McNichols sees the instability poverty creates in the lives of his students as inhibiting their ability to focus on school. And the numbers seem to support his view. In the St. Louis region, schools with a high percentage of students enrolled in free or reduced lunch have lower accreditation scores from the state.
Look at the map below for more details. It compares the percent of students enrolled in free and reduced price lunch with the total accreditation score for each school district in St. Louis and St Charles County, as well as St. Louis City.
In order to qualify for free and reduced price lunch, a child must come from a family with an income that is 130 percent or less of the poverty rate.
The nonprofit organization Beyond Housing has initiated a plan to provide community support for socio-economic development through a program called 24:1, uniting the 24 municipalities in the school district to create “strong communities, engaged families and successful children.”
“What we’ve said to the Normandy School District for the last three and a half years is how can we and all our other partner not-for-profits be most helpful, strategic and tactical to help the children who show up to the Normandy Schools each and every day be successful? What would that look like?” said Chris Krehmeyer, president and CEO of Beyond Housing.
Beyond Housing and its not-for-profit partners have built homes and put in a grocery store in Pageville as part of their efforts to stabilize neighborhoods. They are also working towards putting in a health clinic and expanding pre-Kindergarten programs.
Through the 24:1 Initiative, McNichols and Krehmeyer hope to provide a more stable home environment for the children of the Normandy School District. With a more stable home life, they hope students can better focus on doing well in school.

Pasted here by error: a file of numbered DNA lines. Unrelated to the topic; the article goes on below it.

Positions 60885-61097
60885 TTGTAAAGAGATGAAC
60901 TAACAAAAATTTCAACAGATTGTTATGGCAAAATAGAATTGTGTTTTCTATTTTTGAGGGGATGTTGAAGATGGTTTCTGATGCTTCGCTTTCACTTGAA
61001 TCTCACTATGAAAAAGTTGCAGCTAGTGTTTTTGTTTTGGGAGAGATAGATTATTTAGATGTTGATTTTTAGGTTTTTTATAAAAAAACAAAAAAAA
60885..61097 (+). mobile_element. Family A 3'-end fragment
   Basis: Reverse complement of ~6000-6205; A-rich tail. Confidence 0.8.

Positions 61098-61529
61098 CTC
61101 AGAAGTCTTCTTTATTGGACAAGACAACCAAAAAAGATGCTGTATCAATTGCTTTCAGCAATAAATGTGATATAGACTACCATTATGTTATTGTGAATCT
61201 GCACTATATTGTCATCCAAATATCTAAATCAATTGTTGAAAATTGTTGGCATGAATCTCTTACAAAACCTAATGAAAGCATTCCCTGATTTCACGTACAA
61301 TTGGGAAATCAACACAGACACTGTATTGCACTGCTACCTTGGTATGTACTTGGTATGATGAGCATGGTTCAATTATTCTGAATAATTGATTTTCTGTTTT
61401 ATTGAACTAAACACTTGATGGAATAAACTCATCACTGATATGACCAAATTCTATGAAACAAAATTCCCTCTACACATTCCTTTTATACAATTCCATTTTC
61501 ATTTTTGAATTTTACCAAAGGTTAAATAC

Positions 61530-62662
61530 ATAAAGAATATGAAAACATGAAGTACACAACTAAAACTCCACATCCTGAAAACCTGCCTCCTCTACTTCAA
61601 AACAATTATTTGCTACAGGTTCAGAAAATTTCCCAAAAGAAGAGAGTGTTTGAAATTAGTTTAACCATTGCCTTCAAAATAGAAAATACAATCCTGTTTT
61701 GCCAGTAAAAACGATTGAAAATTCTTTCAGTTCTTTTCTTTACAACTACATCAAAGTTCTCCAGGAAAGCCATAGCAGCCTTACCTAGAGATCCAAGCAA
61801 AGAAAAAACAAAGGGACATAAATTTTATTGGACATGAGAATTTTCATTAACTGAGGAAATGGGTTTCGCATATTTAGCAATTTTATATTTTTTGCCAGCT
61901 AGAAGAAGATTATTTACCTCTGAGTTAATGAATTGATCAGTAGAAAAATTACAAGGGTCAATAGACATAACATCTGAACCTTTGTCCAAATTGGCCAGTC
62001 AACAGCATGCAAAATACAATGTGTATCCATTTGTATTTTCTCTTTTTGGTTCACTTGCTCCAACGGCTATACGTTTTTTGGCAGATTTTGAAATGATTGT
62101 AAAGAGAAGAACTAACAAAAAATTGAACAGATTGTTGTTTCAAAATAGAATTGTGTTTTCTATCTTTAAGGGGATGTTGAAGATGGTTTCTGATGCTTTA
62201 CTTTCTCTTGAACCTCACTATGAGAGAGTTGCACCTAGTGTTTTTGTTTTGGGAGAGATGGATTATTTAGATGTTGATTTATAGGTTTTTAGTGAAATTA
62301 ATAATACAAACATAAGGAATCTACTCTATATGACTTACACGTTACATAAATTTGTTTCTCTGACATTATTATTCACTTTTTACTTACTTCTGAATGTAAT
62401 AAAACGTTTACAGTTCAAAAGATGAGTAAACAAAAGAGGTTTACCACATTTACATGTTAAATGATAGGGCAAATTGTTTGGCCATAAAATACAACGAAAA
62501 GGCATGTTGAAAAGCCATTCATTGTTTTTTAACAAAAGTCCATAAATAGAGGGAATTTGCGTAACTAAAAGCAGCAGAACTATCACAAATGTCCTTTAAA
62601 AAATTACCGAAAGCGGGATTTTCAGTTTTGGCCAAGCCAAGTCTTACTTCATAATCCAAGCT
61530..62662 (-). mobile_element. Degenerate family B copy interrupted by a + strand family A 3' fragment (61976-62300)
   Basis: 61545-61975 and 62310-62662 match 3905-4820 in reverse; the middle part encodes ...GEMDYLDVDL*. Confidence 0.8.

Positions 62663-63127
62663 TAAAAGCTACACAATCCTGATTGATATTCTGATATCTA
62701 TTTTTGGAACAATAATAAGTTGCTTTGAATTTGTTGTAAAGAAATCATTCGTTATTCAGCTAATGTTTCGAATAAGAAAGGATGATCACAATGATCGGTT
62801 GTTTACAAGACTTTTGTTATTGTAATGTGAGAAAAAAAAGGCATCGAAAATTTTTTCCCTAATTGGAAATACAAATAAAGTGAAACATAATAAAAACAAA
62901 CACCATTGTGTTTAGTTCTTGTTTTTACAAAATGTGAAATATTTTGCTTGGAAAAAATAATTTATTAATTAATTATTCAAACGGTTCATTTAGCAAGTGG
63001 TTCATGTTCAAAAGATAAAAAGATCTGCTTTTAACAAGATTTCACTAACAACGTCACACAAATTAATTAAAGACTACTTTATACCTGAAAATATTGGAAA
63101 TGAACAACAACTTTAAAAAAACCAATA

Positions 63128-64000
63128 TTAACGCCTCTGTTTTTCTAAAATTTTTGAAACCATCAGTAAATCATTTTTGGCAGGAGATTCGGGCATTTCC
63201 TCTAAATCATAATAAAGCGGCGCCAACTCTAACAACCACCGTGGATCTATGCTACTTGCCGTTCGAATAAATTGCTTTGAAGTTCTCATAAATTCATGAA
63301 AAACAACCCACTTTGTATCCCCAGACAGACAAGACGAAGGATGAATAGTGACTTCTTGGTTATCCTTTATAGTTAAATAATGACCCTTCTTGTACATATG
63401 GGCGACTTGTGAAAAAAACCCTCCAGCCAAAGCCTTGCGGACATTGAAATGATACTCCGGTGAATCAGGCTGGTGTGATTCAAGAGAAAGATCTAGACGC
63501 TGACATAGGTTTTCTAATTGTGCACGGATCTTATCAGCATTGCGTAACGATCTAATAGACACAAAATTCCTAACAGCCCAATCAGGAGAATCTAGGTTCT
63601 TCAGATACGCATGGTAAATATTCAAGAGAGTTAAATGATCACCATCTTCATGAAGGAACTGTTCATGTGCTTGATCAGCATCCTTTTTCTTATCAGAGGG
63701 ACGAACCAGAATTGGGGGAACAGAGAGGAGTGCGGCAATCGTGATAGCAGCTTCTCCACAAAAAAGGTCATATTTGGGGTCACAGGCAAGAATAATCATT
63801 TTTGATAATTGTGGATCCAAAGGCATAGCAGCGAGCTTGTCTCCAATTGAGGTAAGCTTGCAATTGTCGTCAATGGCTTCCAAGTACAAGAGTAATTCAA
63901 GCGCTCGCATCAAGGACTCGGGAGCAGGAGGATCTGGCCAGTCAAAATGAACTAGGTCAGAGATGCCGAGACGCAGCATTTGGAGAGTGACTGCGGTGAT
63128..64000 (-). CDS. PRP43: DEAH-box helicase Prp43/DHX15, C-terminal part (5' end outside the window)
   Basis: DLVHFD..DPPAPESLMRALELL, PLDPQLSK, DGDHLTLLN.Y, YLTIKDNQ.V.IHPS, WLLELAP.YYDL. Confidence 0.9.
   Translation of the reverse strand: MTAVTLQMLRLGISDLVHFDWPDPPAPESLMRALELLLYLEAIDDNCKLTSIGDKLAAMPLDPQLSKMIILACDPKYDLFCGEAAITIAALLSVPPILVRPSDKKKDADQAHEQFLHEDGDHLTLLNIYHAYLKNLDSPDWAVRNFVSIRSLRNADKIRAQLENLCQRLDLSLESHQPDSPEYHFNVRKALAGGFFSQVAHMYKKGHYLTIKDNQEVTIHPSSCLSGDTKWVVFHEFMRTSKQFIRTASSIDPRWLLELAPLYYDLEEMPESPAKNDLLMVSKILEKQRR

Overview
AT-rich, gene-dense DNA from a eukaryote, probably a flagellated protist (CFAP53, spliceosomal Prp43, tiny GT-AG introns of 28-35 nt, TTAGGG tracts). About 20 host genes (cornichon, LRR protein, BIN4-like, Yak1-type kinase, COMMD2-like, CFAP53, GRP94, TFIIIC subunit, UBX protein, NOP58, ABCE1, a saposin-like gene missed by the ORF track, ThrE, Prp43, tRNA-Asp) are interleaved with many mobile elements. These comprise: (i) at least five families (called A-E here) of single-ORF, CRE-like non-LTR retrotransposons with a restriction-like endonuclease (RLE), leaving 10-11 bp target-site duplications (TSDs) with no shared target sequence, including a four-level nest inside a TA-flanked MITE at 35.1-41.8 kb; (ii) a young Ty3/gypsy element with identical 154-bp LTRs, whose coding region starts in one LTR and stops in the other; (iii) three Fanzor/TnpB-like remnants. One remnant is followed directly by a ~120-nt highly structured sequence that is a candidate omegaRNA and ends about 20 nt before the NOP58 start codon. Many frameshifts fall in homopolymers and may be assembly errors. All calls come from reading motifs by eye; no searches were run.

WELLSTON • A crowd of alumni and parents gathered on the sidewalk outside Normandy High School this morning, cheering for the students exiting buses and cars to begin their school year.
The adults were holding a pep rally of sorts for the 3,000 students staying in this unaccredited district, after about a quarter of their peers transferred to higher performing schools this month under a state Supreme Court ruling.
But their presence spoke to something much greater. They’ve always been with the district in spirit, they said, but now they were pledging to doing anything they could to help the district get back on track. Improving Normandy schools has risen to a level of urgency among them.
“This woke up the whole community,” said James McGee, mayor of Vinita Park, holding a poster board sign.
As Normandy students returned to their classrooms, a regional discussion is well underway about what can be done to support struggling schools, and how to turn around those that have failed.